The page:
B Company Marine Reserve Unit Group Interview - Oral History B Company -


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"B" Company Marine Reserve Unit

The "B" Company Marines were headquartered in Duluth and were called to active duty on August 21st 1950, during the Korean War.

In 1950 is when we got greetings from the President of the United States. You are now ready to go to (war). So, we marched down from Park Point. We marched down to the Depot, down Superior Street. We got aboard a train and went out to Camp Pendleton, California. There, they separated us.

All the guys who had been in the service before, went in one bunch, and those who had only had two or three weeks of summer camp (training) or whatever they wanted to call it, would go in another one. So, the guys who had been in the Service, we went up to what they called Tent Camp 2. We were on the ones who were ready to go to combat.

For more complete history of the "B" Company Marine Reserve Unit that was based in Duluth, Minnesota, see the list below for links to their individual stories and Oral History accounts of their experiences during the Korean War.:

Group Oral History:

  • Dale Alfred Erickson, B Company Marine, Sergeant,

Dale Alfred Erickson | Veterans Memorial Hall (vets-hall.org);

  • Michael Lanaski, Corporal,

Michael Lanaski | Veterans Memorial Hall (vets-hall.org);

  • LeRoy Ramon Hintsa, B Company Marines. Sergeant,

LeRoy Ramon Hintsa | Veterans Memorial Hall (vets-hall.org);

  • Thomas Richard Stauber, Air Force, 51st Air Wing, Staff Sergeant,

Thomas Richard Stauber | Veterans Memorial Hall (vets-hall.org);

  • Peter Selmer Hildre, Buck Sergeant, no Boot Camp,

Peter Selmer Hildre | Veterans Memorial Hall (vets-hall.org);

  • Fredrick Daniel Peterson, Corporal,

Fredrick Daniel Peterson | Veterans Memorial Hall (vets-hall.org);

  • Duane Norman Booker, B Company, discharged as Sergeant

Duane Norman Booker | Veterans Memorial Hall (vets-hall.org);

  • Warren Ben Kregness, B Company, Chosin Reservoir, Staff Sergeant

Warren Ben Kregness | Veterans Memorial Hall (vets-hall.org);

  • Clifford Theodore Boe, B Company, Buck Sergeant

Clifford Theodore Boe | Veterans Memorial Hall (vets-hall.org);

  • Robert "Bob" M. Johnson, Chosin Reservoir, Staff Sergeant,

Robert (Bob) / Virginia Johnson | Veterans Memorial Hall (vets-hall.org);

  • Robert "Bob" E. Olson, Able Company 1st Battalion 7th Marines. Continued on in Marine Reserve, ended up as 1st Sergeant;


Individual Oral Histories:


  •  More to come...



                "B" Company Oral History Project Group Interview

                                     Recorded April 3, 2013

        After a "B" Company Luncheon at Blackwoods in Proctor, MN



DH: Dan Hartman, Program Curator for the Veteran’s Memorial Hall at the Depot

GTR: Gina Temple-Rhodes, Oral Historian, Cedar Story Services



Left to Right around the table (last two on right in photo are GTR and DH):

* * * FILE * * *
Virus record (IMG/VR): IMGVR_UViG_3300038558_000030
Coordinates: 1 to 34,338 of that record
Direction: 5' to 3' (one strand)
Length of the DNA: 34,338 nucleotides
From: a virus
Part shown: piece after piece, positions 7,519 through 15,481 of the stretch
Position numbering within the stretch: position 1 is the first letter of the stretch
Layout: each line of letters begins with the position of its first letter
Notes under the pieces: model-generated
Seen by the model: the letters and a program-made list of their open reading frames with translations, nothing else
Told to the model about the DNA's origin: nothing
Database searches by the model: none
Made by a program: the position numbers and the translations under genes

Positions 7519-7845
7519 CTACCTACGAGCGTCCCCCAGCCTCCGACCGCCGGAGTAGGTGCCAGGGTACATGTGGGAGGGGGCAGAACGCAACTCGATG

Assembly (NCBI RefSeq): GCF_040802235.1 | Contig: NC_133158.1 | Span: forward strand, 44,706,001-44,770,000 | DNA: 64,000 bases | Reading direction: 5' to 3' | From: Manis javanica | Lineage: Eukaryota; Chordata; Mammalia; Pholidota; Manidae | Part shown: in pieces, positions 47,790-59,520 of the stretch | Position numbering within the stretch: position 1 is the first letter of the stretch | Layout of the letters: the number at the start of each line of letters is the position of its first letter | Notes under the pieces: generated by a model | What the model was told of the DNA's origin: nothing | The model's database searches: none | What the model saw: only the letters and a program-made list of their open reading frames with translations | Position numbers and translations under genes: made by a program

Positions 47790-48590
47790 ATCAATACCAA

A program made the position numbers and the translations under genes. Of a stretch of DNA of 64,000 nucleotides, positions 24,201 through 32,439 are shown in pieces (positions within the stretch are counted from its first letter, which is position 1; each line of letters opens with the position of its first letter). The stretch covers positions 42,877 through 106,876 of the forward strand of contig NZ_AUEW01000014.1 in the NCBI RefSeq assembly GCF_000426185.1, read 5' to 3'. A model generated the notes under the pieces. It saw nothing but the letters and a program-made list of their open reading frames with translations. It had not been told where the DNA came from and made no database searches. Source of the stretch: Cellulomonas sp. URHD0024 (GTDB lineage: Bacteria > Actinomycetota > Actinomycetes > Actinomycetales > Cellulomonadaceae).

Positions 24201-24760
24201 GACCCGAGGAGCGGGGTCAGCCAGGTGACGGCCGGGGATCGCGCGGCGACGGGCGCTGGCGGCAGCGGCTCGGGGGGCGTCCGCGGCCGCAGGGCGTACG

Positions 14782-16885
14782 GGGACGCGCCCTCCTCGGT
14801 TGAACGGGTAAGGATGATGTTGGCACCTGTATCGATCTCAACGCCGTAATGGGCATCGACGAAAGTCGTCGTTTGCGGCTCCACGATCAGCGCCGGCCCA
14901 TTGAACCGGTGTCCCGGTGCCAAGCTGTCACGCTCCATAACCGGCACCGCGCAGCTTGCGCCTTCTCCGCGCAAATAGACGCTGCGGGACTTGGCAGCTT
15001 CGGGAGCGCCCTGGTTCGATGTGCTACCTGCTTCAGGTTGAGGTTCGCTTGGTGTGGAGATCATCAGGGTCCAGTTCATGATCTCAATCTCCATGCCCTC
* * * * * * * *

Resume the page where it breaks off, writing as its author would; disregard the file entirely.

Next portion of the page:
LH:  LeRoy Hintsa, B Company Marines. Rank at departure: Sergeant

TS: Thomas Stauber, Air Force, 51st Air Wing, Staff Sergeant

PH: Peter S. Hildre, Buck Sergeant, never went to Boot Camp

FP: Fred Peterson, Corporal

DE:  Dale Erickson, B Company Marine, Sergeant, 1 year in Korea

DB: Duane Booker, B Company, discharged as Sergeant

WK: Warren Kregness, B Company, Chosin Reservoir, Staff Sergeant. Youngest in his rank at that time?

CB: Clifford Boe, B Company, Buck Sergeant

BO: Bob Olson, Able Company 1st Battalion 7th Marines. Continued on in Marine Reserve, ended up as 1st Sergeant


GTR: Thank you all for joining me. Now I should be able to tell your voices while I’m transcribing. I recognize a lot of your voices already, thank you!

The same as the individual interviews, we want to learn a bit about what your lives were like before the Reserves, why you got into, that kind of thing. Then, experiences in Korea and coming back, in later life. If anyone wants to start with… how many of you served prior to joining the Reserves? Were you in WWII?

DB: I did.

GTR: So, the rest of you ended up in the Reserves. Does anyone want to share why you joined the Reserves, and how that all came to be?

CB: Because we got a C-bag full of clothes! {group laughs}

BO: We got paid for every meeting we went to!

LH: Two dollars and 50 cents a meeting! {group laughs}

BO: I don’t remember what it was, but…

DE: And we had two weeks summer camp, in California or North Carolina.

GTR: So, it was an adventure, so that was good?

DE: A real adventure, right.

DH: How was that different, from say, the Active, or a different unit of the Marines, something to that effect? Why did you choose the Marine Reserves on Park Point?

DE: I joined the Marine Reserve because I had several friends that had joined. That was the influence.

FP: Jack Nordling was a coach at Central High School. He was a Major? A Captain. He was…. I don’t know if you want to call him a recruiter… an influence! Yes. That’s a good word.

BO: He was a jock-strapper. I served as his First Sergeant later on in the Reserves, when he was a commanding officer of the 16th Rifle Company, here in Duluth.

PH: In 1950, you had to register for the draft. That’s one reason I joined. It was influence from other people. My brother was a WWII Marine, served in the South Pacific.

FP: I was 17, graduated in 1950 with Pete. I didn’t remember registering for the draft, or anything.

Others: Oh, yeah.

FP: I suppose I was supposed to, I don’t know.

CB: I registered for the draft on the ship going from South Korea to North Korea to make the second landing on the North Korea. My mother sent me the slip that I was supposed to report to the draft! {laughs, others laugh}. I should have went! {others laugh}. I had to go to North Korea!